Not forgetting the past

The philosophical singer that he was, Bob Marley cautions us in one of his songs, “…in this great future, you can’t forget your past.”

The philosophical singer that he was, Bob Marley cautions us in one of his songs, “…in this great future, you can’t forget your past.”

My focus today is the role the school plays in engendering affection of former students to their school.

It is not far fetched to say that not many former students in Rwanda show a similar attachment to their former schools, probably because many of them studied out of the country and therefore geographically distant from these establishments.  Another reason could be that these schools are relatively new.

To create a sustainable relationship with former students a school needs to craft a situation of consistency for it is such situations that may lead to the development of a peculiar school culture that one will be glad to associate with in future.

For example if after seven years a former student finds that none of the teachers that taught him are still in the school then he/she will find trouble identifying with such a school since it will appear to be more of a new school to them.

15 years later, at least five of my primary school teachers are still serving the school and so meeting them evokes nostalgic feelings that easily draw me back to the school.

Another thing a school can do is to ensure that it maintains a high level of success either in academics or sports. In so doing, former students will always find themselves nostalgic of those ‘glory days’ long after they have left the school.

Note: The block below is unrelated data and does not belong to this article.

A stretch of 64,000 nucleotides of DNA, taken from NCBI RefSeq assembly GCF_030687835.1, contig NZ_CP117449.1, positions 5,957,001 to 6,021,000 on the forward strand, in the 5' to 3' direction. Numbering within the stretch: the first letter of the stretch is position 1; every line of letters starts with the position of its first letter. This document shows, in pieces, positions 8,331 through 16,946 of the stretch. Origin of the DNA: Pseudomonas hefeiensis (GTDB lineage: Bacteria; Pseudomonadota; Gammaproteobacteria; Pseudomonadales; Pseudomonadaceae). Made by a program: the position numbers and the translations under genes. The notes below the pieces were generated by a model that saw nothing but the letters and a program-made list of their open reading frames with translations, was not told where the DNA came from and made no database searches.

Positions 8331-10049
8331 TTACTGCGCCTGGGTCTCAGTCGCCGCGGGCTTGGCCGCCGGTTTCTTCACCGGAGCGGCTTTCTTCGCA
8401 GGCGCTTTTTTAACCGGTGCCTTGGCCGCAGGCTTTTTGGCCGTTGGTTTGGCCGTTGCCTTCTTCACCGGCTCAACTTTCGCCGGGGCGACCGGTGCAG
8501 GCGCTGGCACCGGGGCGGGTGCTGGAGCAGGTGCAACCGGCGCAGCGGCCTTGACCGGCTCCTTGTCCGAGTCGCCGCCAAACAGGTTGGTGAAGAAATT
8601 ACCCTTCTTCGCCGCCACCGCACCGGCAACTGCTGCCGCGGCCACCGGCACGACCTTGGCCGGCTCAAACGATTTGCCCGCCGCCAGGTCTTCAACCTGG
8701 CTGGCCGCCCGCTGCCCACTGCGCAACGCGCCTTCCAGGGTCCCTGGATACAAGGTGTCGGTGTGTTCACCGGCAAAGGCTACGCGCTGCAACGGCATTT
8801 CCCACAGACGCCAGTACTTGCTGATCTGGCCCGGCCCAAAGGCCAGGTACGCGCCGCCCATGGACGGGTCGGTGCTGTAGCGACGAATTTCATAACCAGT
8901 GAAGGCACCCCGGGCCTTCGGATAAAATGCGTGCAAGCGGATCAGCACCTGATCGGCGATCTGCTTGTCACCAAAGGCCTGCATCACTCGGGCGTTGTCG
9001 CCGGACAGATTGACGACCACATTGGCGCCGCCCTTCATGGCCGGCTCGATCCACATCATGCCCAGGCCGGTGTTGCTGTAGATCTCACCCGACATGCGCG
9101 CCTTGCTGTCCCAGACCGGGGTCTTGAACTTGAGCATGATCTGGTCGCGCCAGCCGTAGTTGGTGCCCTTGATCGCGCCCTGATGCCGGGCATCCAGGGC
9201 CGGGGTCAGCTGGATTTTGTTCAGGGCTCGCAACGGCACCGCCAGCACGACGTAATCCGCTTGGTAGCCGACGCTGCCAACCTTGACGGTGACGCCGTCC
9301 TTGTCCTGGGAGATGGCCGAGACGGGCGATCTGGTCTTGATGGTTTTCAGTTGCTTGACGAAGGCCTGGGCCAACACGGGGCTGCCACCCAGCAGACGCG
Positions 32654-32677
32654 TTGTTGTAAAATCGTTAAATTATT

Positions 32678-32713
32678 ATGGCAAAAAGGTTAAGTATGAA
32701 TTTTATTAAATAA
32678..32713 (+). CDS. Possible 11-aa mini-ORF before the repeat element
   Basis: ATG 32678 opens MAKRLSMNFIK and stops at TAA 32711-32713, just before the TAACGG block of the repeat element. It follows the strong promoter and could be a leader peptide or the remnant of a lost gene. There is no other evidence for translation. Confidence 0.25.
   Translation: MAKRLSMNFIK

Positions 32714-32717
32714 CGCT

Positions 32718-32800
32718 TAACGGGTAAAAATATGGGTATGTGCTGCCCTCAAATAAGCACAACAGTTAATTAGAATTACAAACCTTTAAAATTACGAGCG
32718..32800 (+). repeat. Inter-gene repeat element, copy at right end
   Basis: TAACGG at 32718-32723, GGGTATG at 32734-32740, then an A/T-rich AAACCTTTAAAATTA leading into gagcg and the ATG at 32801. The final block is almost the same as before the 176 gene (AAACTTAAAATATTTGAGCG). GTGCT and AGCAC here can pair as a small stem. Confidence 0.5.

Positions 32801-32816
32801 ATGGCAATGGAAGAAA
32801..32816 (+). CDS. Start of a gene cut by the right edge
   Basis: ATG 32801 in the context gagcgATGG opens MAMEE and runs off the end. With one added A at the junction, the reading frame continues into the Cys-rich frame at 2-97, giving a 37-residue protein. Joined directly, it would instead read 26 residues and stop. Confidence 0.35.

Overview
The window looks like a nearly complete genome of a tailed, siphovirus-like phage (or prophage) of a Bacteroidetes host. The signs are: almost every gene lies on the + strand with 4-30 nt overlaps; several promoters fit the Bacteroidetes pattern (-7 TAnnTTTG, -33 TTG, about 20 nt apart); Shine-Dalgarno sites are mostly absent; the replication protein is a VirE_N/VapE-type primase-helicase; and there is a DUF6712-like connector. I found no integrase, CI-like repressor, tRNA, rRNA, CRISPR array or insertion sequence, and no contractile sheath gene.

For instance schools like Alliance High School and Starehe Boys in Kenya or even St Mary’s College Kisubi, Kings College Budo, Maryhill or Ntare have a long history of success both in academics and sports.

Many who have attended them are always so proud to associate with them. You may have seen some bumper car stickers for Budo and Kisubi alumni even here in Kigali. 

Once this is achieved, school administrations need to make an effort to track their former students as they join higher institutions of learning and later join the working world.

This is very important especially when the school is planning to have a project it wishes the alumni would support.

A list of the prominent former students should be easily available to the school authorities. This same list can be used to encourage current students to work hard in order to emulate their ancestors.

I was privileged to attend a school that has been in existence since 1911 and had among its alumni, a former president, a chief justice, several judges and ministers as well as sportsmen of national repute.

Such an atmosphere encouraged me to work hard and always maintain an enduring love for this school.

Rwandan schools need to critically think about achieving the kind of milestones that years later will have former students falling over themselves to not only be identified as former students of these schools but also willing to support them.

Former students are supposed to serve as ambassadors of their schools and this can only be achieved if the schools make it a point to strive for success and longevity.